|Home | About | Journals | Submit | Contact Us | Français|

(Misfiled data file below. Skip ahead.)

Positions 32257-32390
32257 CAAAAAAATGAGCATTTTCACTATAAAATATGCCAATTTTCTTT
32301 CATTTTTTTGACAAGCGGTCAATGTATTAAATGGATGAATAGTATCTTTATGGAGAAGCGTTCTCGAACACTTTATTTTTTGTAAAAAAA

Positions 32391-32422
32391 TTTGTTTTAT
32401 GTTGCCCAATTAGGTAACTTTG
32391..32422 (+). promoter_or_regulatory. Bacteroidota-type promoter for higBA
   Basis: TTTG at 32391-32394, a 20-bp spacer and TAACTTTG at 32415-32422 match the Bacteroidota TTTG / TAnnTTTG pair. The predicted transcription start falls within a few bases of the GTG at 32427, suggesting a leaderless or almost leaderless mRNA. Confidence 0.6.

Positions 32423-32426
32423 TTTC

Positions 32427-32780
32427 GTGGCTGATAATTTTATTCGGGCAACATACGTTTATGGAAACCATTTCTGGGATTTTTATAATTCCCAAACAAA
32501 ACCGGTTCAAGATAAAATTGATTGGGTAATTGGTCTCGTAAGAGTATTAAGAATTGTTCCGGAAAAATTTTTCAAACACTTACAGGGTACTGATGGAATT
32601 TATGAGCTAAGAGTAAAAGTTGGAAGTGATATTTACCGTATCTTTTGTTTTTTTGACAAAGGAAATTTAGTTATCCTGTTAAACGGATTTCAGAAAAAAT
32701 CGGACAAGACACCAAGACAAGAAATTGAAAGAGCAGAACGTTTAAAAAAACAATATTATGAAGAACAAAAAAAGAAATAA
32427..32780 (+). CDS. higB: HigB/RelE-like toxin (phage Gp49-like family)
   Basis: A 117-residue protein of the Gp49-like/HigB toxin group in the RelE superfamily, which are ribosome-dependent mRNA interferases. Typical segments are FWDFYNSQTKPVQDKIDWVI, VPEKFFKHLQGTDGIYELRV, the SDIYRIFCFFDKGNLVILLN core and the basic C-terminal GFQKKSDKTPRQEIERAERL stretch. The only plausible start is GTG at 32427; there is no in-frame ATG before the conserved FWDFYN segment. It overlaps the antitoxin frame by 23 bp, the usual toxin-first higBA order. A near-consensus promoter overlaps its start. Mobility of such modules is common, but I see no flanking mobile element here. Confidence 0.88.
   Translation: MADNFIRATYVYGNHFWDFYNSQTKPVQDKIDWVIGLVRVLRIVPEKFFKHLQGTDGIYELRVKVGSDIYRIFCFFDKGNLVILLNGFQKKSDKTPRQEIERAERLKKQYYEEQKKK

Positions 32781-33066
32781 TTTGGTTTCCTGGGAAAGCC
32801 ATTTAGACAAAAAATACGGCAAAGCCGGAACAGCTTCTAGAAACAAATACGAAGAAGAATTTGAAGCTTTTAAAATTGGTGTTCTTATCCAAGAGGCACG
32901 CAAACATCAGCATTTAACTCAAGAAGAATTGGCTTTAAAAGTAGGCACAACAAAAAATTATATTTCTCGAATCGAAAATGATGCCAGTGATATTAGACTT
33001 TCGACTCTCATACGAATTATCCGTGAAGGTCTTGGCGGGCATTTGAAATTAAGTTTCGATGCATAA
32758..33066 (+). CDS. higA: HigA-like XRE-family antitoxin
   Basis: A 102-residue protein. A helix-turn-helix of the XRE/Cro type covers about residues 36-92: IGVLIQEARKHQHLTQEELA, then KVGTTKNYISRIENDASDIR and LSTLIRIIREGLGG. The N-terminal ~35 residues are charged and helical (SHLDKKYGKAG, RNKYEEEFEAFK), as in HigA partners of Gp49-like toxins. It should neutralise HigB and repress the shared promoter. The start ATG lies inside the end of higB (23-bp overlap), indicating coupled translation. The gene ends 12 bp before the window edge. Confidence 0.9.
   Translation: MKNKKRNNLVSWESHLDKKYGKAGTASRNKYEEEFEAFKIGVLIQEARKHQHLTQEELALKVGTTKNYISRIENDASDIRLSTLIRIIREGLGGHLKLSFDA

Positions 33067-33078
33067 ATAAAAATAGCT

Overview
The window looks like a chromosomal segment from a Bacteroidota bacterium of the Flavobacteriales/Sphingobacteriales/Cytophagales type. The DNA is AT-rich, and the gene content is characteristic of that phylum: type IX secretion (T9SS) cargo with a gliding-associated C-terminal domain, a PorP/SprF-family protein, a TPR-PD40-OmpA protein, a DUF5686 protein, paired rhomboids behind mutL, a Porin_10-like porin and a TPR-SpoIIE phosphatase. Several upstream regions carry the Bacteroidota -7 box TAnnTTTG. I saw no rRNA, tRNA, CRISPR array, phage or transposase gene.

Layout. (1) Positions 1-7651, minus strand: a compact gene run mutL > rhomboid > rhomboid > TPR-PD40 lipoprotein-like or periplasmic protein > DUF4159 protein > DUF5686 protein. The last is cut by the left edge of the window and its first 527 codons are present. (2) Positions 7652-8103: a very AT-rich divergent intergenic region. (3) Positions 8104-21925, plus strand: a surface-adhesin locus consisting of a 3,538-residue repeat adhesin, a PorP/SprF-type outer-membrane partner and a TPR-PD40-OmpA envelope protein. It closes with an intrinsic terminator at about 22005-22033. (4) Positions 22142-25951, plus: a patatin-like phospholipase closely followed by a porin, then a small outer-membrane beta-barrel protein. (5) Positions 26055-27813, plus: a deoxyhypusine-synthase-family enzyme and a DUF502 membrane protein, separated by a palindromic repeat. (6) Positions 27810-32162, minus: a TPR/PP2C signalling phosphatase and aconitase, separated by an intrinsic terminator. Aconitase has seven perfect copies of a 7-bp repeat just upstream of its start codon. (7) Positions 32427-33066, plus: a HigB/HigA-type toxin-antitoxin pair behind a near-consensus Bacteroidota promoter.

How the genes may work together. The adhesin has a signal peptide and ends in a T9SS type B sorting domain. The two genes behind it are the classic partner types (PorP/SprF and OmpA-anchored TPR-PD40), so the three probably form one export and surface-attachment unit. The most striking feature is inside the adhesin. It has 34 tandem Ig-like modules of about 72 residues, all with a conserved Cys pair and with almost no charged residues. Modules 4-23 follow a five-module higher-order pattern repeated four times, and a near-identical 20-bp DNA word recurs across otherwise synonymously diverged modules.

Left ventricular asynergy in myocardial infarction was assessed quantitatively by computer analysis of the cross sectional echocardiogram. Short axis cross sectional images of the left ventricle at the levels of the mitral valve, papillary muscle, and apex were recorded by a phased array sector scanner in 30 patients with healed myocardial infarction and 15 normal controls. Endocardial and epicardial short axis images of the left ventricle were transferred from video tape to a minicomputer through the interface circuits, then digitised and processed automatically by a minicomputer. Automatic edge detection of the endocardial and epicardial wall was performed by applying sequential steps including smoothing, second derivative technique, dynamic thresholding, and approximation of boundaries by a spline curve. To quantify regional wall motion, the short axis cross sectional left ventricular wall of each level was divided into eight octants with eight axes at 45 degrees angles from the initial standard axis which was constructed from the geometric centre of the end diastolic left ventricular cavity to the posterior end of the right side of the interventricular septum. Segmental hemiaxis, segmental area, segmental wall thickness, and those changes during cardiac cycle were measured and calculated in each segment automatically by a computer. Regional contractility of the left ventricle was evaluated by percentage systolic changes of the segmental hemiaxis, area, and wall thickness. These values were significantly reduced in the infarcted left ventricular wall as defined by left ventriculography and electrocardiography. Moreover, percentage hemiaxis changes obtained by quantitative left ventriculography described by Herman and colleagues correlated well with those using our analytical method of cross sectional echocardiography in the corresponding segments. The geometric centre of the left ventricular cavity determined by the computer moved slightly towards the anterior wall during systole in normal subjects, possibly reflecting the anterior swinging motion of the heart. The geometric centre of the left ventricular cavity in myocardial infarction moved towards the infarcted wall, showing that the floating reference system was inferior to the fixed reference system for the quantification of abnormal wall motion in myocardial infarction. In conclusion, a computer analysis of the short axis cross sectional echocardiogram of the left ventricle using the fixed reference system has shown its ability to evaluate left ventricular contraction abnormalities, especially systolic wall thickening, which is relatively free of arbitrary interpretation of the wall motion caused by the anterior swinging motion of the heart.